I think the lack of warm neighbors around Palo Alto follows directly from old Mr. Stanford's attitude. He was not a warm friendly community-oriented guy, and he deliberately isolated the university from the town. He was also supendously rich, and I think the very rich never know who their friends really are, because the money just attracts all sorts of false friends. So they get paranoid, and isolationist. And the whole area gets infected with that attitude.
Money solves some problems, but it cause other problems.
I recall back before the bubble Condos being around $300K before the bubble. They were flat for the decade.
Here is the price inflation/deflation history of one I was able to dig up on zillow. The price swings
are very telling about what prices were once and how much prices went up, and how much still
to come down... Inflation since 1997 is still around 30-35% which would put that same condo
at $400K .. certainly not $800K-1M. And as the price history indicates the same home went into
foreclosure several times over.
I think the lack of warm neighbors around Palo Alto follows directly from old Mr. Stanford’s attitude.
I can see that, people follow the lead, hoping to be just as successful. There's an analog in Marin, where some guy made a killing on RE during the depression. A lot of people want to be the second coming of that guy, and if/when Marin crashes no doubt somebody will clean up again.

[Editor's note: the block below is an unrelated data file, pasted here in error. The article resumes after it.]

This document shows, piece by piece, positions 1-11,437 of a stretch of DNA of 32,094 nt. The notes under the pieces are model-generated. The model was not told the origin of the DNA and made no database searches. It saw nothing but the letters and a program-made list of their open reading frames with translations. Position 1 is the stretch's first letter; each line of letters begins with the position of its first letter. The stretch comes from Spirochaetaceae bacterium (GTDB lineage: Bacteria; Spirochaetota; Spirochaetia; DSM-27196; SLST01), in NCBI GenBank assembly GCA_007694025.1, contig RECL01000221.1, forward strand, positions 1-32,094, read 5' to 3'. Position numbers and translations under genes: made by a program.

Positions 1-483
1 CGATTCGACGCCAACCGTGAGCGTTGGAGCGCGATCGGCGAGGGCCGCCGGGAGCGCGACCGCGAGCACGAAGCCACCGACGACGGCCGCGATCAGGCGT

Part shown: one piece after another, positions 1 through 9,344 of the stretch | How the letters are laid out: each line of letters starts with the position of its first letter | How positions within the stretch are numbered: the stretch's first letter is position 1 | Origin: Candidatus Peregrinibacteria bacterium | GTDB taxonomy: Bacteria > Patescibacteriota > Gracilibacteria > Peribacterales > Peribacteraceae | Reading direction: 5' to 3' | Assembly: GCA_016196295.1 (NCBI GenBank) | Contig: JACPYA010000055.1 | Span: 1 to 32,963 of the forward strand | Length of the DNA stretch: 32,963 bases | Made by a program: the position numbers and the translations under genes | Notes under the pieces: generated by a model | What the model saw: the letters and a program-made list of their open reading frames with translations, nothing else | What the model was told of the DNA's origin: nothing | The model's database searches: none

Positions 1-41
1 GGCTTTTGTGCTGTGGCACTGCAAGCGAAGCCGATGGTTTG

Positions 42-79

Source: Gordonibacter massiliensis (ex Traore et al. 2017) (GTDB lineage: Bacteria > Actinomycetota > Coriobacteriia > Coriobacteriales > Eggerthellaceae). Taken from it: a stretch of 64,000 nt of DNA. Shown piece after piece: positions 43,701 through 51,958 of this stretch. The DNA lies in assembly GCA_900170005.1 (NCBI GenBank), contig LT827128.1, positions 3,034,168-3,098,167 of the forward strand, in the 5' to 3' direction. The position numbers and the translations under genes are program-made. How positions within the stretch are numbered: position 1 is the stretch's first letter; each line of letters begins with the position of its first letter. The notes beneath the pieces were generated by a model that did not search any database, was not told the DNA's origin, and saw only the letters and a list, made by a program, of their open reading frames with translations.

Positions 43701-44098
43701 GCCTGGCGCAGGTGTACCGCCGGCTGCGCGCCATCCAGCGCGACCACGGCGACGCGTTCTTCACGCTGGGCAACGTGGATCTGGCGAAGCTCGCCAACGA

The SFBA is essentially a boomtown culture; the bug has been here since the gold rush. A lot of people come here hoping to become the next "tech entrepreneur". A few do, but the rest of us are just working stiffs--who face a lot of peer pressure to "succeed"--because living costs are so high. Some people get so fixated that work never leaves their head. I've been to several dinner parties where some guest opens up their briefcase and makes an impromptu sales pitch on "the next big thing". Perhaps I've seen the more crass end of the local scene, lol.
patrick, I invite you to come vist the 1000 block of Ramona and talk to the neighbors before making such assumptions. I am a former neighbor of a surrounding block and they are the nicest group. They shut down the street once a year and have a neighborhood block party, they watch out for each others houses while they are away on vacation, and are generally a very friendly bunch.
And, if you would like to become their neighbor, you have a chance as the reincarnation of 1029 Ramona has come back on the market.
They shut down the street once a year and have a neighborhood block party, they watch out for each others houses while they are away on vacation, and are generally a very friendly bunch.
For a Million dollars I would expect a lot more than that. But really now, didnt we all that back before there was a bubble during the 4th of July anyway? Im sure the birds sing Mozart in the morning as well.